This Lent, I encourage you to grow closer to Jesus.  Be grateful for this time:  less of me, more of Him.

Visit Heavenly Homemakers for more Gratituesday and Works for me Wednesday at its new home, We Are THAT Family.

photo by Chris Inside
  • Share This Post on Facebook
  • Email this Post
  • Share this Post on Twitter
This post may contain affiliate links. Read my disclosure policy here.

Comments

  1. Wow- what a powerful post, Amy. And what a life-changing homily! How incredibly true…

    I would love to do Lenten devotionals with my family. My husband is not actually Catholic, but has pledged to raise our children in the faith by my side. I think my kids are old enough now to enjoy that daily time and I actually think it would give my husband and me some great talking points as well.

    Love the idea of cooking more simply. I tend to whip out some fancy-pants seafood recipes during Lent so my resident non-Catholic doesn’t feel like he’s suffering. But maybe that’s the wrong idea there…

  2. Oh. this is SO true! I love this, Amy. I think this is the best summation of Lent I have seen in quite awhile.

    I always look forward to the Lenten season, although it seems to look a bit different year to year… but so full of blessing.

    Michele :)

  3. Beautifully put! I was contemplating giving up chocolate this year, as my past two Lents have been . . . less than ideal. I was also considering beginning the practice of saying the rosary daily (something I’ve wanted to do for quite a while, just haven’t made the time), and one other thing that escapes me at the moment. Regardless, exactly as you say – less of me, more of Him!

    As always, I’ll close with an update – I’m hoping my little one gives up FALLING OUT OF HER CRIB for Lent. Sigh. She was doing awesome with naps as I told you and it took a hard left on Sunday, culminating with an escape attempt or something today. She seems OK, though, and is (thankfully) napping now. My heartrate has yet to recover, though.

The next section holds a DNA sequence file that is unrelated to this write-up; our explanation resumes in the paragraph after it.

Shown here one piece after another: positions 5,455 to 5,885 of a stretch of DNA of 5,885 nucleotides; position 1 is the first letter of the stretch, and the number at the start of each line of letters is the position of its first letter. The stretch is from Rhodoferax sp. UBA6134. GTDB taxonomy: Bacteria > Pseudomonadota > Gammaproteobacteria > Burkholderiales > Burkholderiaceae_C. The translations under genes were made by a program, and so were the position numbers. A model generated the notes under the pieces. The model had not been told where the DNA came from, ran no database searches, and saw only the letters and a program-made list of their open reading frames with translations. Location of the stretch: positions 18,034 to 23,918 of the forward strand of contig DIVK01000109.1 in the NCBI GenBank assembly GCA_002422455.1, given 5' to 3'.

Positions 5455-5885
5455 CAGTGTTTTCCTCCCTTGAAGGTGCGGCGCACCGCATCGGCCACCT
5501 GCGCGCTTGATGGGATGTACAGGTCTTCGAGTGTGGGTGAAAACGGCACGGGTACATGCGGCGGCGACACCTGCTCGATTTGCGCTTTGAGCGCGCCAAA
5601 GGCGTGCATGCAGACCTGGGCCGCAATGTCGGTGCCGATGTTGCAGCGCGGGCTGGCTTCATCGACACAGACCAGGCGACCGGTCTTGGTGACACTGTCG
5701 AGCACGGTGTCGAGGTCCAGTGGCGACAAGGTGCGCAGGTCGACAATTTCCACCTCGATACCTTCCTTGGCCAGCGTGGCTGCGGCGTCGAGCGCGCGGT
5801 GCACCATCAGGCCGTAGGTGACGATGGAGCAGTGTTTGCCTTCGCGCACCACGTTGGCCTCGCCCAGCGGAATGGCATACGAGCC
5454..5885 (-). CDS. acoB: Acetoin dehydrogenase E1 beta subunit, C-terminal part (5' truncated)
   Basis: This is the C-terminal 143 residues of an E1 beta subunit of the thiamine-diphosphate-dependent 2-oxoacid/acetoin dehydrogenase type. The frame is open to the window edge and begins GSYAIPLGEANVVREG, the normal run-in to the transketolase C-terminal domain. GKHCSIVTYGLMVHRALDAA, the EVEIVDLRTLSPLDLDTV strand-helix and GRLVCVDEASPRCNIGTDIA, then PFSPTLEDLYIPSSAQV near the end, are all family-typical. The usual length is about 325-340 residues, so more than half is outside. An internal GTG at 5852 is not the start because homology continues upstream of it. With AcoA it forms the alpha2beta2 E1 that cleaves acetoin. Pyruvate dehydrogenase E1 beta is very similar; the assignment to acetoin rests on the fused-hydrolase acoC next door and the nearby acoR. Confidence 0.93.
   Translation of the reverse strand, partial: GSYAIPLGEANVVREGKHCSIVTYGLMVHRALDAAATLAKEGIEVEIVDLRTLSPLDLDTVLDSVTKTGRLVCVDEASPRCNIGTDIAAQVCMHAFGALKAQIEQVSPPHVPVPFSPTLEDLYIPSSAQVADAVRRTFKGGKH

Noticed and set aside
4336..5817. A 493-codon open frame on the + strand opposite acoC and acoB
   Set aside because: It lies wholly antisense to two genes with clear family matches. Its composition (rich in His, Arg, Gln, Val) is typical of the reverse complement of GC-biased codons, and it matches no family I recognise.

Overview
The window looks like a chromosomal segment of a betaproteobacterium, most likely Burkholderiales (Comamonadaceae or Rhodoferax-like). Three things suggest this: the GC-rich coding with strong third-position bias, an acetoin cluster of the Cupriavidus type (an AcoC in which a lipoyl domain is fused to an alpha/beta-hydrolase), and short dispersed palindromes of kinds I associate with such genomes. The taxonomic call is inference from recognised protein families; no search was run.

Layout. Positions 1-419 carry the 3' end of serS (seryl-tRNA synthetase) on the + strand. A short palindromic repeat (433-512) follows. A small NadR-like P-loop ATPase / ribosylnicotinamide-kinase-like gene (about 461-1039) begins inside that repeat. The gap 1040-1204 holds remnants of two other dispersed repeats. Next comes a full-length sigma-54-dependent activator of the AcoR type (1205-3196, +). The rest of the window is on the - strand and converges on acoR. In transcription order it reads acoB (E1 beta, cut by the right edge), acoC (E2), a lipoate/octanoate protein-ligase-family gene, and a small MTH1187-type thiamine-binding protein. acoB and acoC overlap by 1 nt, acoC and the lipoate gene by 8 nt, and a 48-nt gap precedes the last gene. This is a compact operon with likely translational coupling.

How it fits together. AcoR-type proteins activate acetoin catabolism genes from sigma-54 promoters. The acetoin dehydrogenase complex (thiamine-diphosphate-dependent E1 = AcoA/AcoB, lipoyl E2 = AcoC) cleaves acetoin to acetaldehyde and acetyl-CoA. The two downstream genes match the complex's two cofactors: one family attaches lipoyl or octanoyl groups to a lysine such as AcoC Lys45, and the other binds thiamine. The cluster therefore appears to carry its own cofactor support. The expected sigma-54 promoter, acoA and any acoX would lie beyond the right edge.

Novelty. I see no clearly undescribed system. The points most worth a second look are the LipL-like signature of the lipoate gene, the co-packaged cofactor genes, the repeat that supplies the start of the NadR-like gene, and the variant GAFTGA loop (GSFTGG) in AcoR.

4. as a baptist we never observed lent growing up. now i’m a wife of an unbelieve and plan on using this season to beg the Lord for my husband’s salvation

  5. Wow!! Great post. I was raised Baptist and didn’t learn the importance of Lent. Now that I am an adult I want my children to appericate this season and what it means.

  6. Great great post. I didn’t know much Lent growing up and still don’t really, but I think it’s a great thing, done in the right way like your priest describes.

    I was actually thinking I needed to research more about the meaning of Lent and what I would sacrifice. Thanks for posting this Amy.

  7. I’m right with you Amy. When we were raising our family, we took time after supper to do a Lenten reading, each child took turns. Then my husband or I would lead a simple discussion of what the reading meant. To finish up, we chose a different one of us each night and everyone would say something affirming about the person (what I like about him/her, what they do nicely) as simple as the age of the child but oh so heartwarming.

  8. Beautiful reflection and great advice! I’ve been spending all evening finishing up my Lenten preparations. It’s hard to believe that tomorrow is Ash Wednesday! Have a blessed Lent, Amy!

  9. Love what you said. I have to be reminded that He doesn’t want my chocolate, or even my caffeine. He wants my heart back. Thank you.

  10. I am not Catholic, but have been praying that God would reveal what he would have me give up for Lent. I felt like He was silent. But I want more of Him and less of me!!!

    Thanks for your post.

  11. What a great post to chew on with so many great thoughts on Lent and why we do it. Thank you for sharing this!